Income-Focused Valuation Methods

When a business is being bought or sold, the person who is selling the business is losing future income. For this reason, many businesses are appraised using an income-focused methodology that takes that income into account when determining the final value for the business. Two different methods are used to calculate the appraised value, specifically based on whether the company's income has remained steady or has been irregular in the past:

  • The discounted earnings or discounted cash flow method is used when income has been irregular or periods of growth are irregular, and is used to determine the current value of future income.
  • The capitalization of earnings method projects the steady growth of the past into the future to determine the current value of that income.

Market-Focused Valuation Methods

The market-focused approach takes into consideration what similar companies have sold for in the market, but customizes the sale figure to the business being appraised. The company used for the baseline may be a similar publicly-traded company or have similar transactions, earnings or revenues to the company being appraised. Common methods used include:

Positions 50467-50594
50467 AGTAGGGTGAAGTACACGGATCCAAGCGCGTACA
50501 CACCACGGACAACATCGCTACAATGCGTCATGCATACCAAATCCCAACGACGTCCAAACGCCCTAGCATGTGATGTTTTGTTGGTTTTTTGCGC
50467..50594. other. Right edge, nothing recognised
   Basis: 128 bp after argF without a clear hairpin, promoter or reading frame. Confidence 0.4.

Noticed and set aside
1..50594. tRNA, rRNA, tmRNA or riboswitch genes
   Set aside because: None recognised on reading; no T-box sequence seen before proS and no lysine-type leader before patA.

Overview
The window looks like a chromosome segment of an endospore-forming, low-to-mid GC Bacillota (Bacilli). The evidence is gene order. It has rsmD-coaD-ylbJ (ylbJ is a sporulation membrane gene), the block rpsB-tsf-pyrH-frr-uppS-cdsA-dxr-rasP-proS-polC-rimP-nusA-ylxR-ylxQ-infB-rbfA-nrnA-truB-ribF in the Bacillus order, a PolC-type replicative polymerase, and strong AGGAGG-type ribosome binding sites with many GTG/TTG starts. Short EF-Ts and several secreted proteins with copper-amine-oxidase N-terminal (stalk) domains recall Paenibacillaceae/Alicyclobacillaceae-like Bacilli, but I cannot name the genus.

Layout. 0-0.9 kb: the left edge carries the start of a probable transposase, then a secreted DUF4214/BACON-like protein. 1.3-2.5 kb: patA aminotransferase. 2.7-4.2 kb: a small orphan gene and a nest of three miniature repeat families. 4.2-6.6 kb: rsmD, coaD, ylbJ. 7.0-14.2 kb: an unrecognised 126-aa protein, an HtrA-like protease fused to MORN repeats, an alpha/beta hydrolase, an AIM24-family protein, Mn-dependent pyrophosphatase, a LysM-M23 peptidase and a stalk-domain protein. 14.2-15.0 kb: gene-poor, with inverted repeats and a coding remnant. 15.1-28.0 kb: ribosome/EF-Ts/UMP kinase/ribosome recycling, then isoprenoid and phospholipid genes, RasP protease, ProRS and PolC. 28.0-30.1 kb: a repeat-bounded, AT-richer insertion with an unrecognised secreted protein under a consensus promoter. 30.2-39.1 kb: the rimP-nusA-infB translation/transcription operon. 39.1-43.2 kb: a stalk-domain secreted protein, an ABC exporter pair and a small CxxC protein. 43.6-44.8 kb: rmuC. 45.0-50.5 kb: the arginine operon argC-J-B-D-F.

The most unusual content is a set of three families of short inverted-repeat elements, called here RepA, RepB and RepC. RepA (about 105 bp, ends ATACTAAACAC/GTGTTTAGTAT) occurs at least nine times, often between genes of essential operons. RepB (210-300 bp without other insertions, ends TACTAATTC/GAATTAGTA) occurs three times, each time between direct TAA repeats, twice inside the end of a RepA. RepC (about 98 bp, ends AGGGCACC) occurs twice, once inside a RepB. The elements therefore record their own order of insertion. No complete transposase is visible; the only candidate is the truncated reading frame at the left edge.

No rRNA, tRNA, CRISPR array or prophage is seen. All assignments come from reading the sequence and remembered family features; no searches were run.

• The guideline public company method, which uses the price paid for minority shareholders in a similar public company in the industry and adjusts it to the company being appraised.
  • The guideline company transactions method, which compares the sale price of companies that are of similar industries, size, location and products or services offered and makes adjustments to account for the differences between the sample company and the business being appraised.
  • The multiple of discretionary earning method, which adjusts the financial statements from a small company by dividing the sample company's transaction value by its discretionary earnings, which is then used as a multiple for the company being appraised.
  • The gross revenue multiple method, which is similar to the discretionary earning method in that it takes the transaction value but divides it by the sample company's gross revenue to develop a multiple for use in the company being appraised. This can be a poor choice if the sample company and the company being appraised are not similar in terms of profitability.

As you can see, there is much more involved in determining the value of a company than simple bookkeeping or real estate values can provide. The best way to ensure your company is receiving a quality business appraisal is by working with a certified business valuation specialist.

Tags: Market Approach, Income Approach, Asset Approach, value of a company